Incidence rates of lung cancer subtypes vary across global regions, according to study results presented at the 2023 World Conference on Lung Cancer.

The study showed that, in 2020, Eastern Europe had the highest rate of squamous cell carcinoma (SCC), Eastern Asia had the highest rate of adenocarcinoma, and Western Europe had the highest rate of small cell lung cancer (SCLC).

Researchers calculated age-standardized incidence rates (ASRs) for SCC, adenocarcinoma, and SCLC using data from the Cancer Incidence in Five Continents Project Volumes XI and the Global Cancer Observatory 2020.  

Continue Reading

There were an estimated 1,029,794 cases of adenocarcinoma, 610,051 cases of SCC, 277,510 cases of SCLC, and 289,254 cases of other histologies among lung cancer diagnoses worldwide in 2020.

The proportion of the 3 main subtypes was 46.67% for adenocarcinoma, 27.65% for SCC, and 25% for SCLC.

This is a shift from a few decades ago, when SCC was the most dominant subtype, according to study presenter Jia Wang, MD, of Peking University Cancer Hospital & Institute in Beijing, China. He speculated that the change is due to changes in cigarette composition and the emerging use of filtered cigarettes with low tar and nicotine content.

Dr Wang also showed that the most common lung cancer subtypes differed across regions. The highest ASR for adenocarcinoma was in Eastern Asia (18.66), followed by Western Europe (14.02) and North America (13.80).

For SCC, the highest ASRs were observed in Eastern Europe (12.69), Eastern Asia (8.88), and Northern Europe (8.44). The highest ASRs for SCLC were seen in Western Europe (5.62), Northern Europe (5.25), and North America (5.00).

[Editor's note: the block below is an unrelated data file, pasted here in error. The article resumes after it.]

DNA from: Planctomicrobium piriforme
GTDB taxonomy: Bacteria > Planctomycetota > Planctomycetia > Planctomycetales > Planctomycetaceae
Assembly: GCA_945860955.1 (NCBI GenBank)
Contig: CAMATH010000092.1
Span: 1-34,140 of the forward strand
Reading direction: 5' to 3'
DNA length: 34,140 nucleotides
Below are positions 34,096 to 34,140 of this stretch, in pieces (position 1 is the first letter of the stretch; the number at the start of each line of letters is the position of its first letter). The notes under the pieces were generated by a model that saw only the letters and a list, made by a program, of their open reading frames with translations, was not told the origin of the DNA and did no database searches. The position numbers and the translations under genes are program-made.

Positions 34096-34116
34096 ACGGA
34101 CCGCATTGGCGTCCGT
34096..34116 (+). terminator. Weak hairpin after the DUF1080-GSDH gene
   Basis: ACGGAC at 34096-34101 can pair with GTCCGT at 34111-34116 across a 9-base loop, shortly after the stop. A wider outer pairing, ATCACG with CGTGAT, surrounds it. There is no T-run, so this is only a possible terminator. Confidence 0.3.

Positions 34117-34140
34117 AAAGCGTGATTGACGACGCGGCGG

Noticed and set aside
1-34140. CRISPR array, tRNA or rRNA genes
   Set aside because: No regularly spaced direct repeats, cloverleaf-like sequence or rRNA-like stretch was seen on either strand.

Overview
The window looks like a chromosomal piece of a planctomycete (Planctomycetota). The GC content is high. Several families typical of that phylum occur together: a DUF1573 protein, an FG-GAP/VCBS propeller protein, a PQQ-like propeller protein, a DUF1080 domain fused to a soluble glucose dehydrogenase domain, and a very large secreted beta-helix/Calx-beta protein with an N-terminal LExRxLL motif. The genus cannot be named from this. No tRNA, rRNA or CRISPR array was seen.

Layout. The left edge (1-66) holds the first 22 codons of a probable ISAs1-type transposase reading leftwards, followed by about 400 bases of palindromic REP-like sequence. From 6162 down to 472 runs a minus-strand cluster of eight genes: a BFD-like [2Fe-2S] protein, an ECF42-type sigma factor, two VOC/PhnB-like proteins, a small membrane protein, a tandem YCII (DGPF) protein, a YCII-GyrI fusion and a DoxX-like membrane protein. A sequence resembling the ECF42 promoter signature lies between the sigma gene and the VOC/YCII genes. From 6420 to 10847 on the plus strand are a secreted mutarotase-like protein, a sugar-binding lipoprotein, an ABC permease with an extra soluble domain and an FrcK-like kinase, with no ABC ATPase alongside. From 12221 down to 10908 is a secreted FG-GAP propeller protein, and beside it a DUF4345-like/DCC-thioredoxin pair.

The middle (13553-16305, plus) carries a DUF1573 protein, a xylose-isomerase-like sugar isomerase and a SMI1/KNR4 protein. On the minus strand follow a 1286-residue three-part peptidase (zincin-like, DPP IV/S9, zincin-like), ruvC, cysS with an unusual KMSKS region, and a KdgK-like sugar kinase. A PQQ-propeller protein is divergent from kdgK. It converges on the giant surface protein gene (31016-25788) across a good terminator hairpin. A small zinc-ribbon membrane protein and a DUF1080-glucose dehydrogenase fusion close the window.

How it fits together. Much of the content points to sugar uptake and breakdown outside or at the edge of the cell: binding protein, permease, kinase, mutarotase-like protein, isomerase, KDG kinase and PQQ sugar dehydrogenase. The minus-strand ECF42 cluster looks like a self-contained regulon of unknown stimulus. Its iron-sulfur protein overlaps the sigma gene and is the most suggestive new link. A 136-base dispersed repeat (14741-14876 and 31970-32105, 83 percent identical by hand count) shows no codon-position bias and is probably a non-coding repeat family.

Dr Wang said the high rate of tobacco smoking and the association between tobacco and subtypes of lung cancer were important contributors to the regional disparities.

Sex disparity was also observed across histologic subtypes. Adenocarcinoma was the most common subtype in women, and SCC was the most common subtype in men. Dr Wang said this difference might be explained by differences in risk factor exposure and lung cancer screening.

“The estimation of lung cancer incidence by histological subtype is crucial for identifying vulnerable populations, formulating appropriate intervention strategies, and monitoring the progress of prevention programs, especially for those low- and middle-income countries without a high-quality cancer registry system,” Dr Wang said.

Disclosures: No disclosures were provided.


Wang J, Wang M. The global landscape of lung squamous cell carcinoma, lung adenocarcinoma, small cell lung cancer incidence in 2020. Presented at WCLC 2023. September 9-12, 2023. Abstract OA04.06.

This article originally appeared on Cancer Therapy Advisor